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It’s important to talk to sexual partners about using condoms so you can look after your sexual health, and the health of other people. However, these conversations can feel a bit tricky. Here are some ideas that may make it easier.
There’s no ideal time to talk about condoms. But generally, the earlier the better. The sooner you bring the subject up, the sooner you’ll be able to sort it out. This will make it easier for you to relax and will mean you’re more likely to use them when the time comes.
Each situation and person is different so you’ll have to work out the best way to bring the subject up. It also depends on whether you and your partner(s) would like to use external condoms (also known as ‘penile’ or ‘male’ condoms) or internal condoms (also known as ‘female’condoms.) Some ways of starting the conversation about condoms are to:
It might be tricky bringing it up at first, but it’s a lot more likely that you will use condoms if you talk about them before you start to have sexual contact rather than leaving it until the moment arrives.
What if pregnancy isn’t a concern?
If neither you or your partner have a penis OR if you both do OR if you are using another method of contraception then you should still be discussing safer sex and using condoms. Condoms are not only used to prevent pregnancy – they also help prevent STIs.If you are using sex toys then a condom should be used to reduce the chances of STIs being transmitted. If condoms are not an option for you, then you should discuss STIs with your partner. Do you both know your STI status? Remember: not all STIs have symptoms.Find out more about getting tested for STIs.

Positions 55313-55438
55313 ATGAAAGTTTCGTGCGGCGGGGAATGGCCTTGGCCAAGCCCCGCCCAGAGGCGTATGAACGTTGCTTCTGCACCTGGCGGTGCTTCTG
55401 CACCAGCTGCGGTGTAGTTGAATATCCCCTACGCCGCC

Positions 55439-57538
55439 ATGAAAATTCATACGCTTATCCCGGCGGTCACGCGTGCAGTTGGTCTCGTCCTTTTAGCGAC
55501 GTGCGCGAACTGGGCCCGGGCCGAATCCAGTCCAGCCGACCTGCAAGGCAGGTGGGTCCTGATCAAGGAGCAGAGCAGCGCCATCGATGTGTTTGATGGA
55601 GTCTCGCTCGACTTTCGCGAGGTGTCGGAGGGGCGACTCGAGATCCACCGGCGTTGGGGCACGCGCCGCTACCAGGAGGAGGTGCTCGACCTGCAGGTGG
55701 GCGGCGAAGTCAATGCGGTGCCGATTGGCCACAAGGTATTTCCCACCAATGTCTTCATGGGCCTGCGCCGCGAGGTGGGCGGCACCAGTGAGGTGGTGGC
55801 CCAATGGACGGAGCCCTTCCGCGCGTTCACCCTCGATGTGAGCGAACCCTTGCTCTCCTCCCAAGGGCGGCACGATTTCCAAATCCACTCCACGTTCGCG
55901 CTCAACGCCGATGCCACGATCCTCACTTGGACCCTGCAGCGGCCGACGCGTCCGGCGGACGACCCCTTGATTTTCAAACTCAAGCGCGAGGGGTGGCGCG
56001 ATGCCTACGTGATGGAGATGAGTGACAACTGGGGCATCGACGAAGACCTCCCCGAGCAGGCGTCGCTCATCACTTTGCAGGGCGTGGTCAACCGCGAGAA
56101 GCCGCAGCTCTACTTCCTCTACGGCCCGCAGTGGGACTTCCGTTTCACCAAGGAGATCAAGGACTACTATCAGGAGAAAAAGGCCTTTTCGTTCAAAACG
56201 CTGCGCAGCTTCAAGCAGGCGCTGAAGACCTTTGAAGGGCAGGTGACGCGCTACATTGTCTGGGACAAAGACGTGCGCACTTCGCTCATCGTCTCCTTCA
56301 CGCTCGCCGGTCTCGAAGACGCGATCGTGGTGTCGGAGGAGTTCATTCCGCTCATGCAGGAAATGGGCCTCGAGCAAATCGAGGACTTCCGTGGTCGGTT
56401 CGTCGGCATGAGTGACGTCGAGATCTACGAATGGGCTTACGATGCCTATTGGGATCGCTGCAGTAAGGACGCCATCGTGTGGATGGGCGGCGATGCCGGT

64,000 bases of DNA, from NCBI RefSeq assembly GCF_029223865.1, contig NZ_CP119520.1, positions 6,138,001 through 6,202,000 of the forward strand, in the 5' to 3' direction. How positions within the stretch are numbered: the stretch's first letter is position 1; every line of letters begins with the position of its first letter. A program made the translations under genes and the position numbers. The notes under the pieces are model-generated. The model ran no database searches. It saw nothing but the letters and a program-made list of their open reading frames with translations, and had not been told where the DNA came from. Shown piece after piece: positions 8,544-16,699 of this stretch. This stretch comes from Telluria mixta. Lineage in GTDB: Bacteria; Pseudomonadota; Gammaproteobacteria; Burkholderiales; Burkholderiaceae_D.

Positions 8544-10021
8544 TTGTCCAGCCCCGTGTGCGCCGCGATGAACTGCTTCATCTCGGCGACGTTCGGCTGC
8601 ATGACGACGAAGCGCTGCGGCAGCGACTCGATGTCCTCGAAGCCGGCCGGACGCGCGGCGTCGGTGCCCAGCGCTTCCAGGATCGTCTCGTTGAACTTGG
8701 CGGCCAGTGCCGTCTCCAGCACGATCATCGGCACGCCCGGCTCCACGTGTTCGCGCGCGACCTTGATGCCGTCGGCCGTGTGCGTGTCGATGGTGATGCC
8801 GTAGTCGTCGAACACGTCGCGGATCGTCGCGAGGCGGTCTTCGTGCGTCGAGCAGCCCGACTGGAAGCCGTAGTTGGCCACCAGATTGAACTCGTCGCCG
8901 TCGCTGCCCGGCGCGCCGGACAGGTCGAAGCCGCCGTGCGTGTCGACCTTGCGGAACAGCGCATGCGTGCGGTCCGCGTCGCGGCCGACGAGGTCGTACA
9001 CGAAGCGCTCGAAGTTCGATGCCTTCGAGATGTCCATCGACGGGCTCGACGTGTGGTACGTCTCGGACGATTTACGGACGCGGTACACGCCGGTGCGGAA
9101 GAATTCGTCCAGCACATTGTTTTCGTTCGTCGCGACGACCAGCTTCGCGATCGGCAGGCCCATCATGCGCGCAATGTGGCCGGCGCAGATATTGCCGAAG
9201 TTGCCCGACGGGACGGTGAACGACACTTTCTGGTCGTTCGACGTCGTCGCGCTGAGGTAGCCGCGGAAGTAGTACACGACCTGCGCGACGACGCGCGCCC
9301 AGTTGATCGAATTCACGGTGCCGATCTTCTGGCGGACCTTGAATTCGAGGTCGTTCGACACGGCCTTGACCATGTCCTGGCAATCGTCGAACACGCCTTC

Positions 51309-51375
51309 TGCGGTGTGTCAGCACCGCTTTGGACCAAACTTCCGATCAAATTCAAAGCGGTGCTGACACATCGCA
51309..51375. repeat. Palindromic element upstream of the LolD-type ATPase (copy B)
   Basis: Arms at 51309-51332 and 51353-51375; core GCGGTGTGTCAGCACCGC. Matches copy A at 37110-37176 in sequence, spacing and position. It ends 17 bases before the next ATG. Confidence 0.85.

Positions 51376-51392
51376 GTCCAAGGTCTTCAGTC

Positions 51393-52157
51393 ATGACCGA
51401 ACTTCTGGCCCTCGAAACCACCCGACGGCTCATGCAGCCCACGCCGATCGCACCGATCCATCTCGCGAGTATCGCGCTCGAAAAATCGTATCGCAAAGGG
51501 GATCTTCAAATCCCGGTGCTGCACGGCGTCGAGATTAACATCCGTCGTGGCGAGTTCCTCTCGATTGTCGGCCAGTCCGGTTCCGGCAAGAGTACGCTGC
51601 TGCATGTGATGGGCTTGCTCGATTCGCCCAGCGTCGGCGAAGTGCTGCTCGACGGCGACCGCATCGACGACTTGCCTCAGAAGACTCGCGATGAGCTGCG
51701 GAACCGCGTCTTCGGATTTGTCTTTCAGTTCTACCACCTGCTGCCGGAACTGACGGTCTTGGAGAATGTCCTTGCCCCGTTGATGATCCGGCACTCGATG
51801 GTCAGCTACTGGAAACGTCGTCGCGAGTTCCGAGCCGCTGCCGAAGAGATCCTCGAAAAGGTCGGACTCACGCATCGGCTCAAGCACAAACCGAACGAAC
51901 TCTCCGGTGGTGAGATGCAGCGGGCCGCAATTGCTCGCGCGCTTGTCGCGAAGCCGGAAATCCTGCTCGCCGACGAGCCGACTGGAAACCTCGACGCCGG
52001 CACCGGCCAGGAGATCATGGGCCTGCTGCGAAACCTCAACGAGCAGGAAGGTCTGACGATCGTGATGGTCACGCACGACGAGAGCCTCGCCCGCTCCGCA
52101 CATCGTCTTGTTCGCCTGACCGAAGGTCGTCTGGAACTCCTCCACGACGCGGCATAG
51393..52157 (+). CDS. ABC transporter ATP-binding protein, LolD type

Be confident and responsible for your own health. You shouldn’t leave the decision to use condoms up to someone else – if you want to use them then take the lead. It’s your body and you’re right to want to look after your health.
If someone makes a big deal about you wanting to use condoms, consider if this is the sort of person you want to be having sex with. If you still feel shy or embarrassed talking about condoms, there are some things you can do to feel more comfortable.
Condoms and consent
You shouldn’t ever feel pressured to have sex without a condom in the same way you shouldn’t ever feel pressured to have sex. It doesn’t matter if you are using another method of contraception or if you have had sex with the same person before without a condom – you have the right to choose to use condoms every time.If you have agreed to use condoms, but during sex your partner removes the condom without telling you, this is considered non-consensual condom removal – otherwise known as “stealthing”. Stealthing is a form of sexual assault and is illegal. If this happens to you, then you can contact Brook or another sexual health service for support and help with next steps. Find out more about sexual assault and how to get support.
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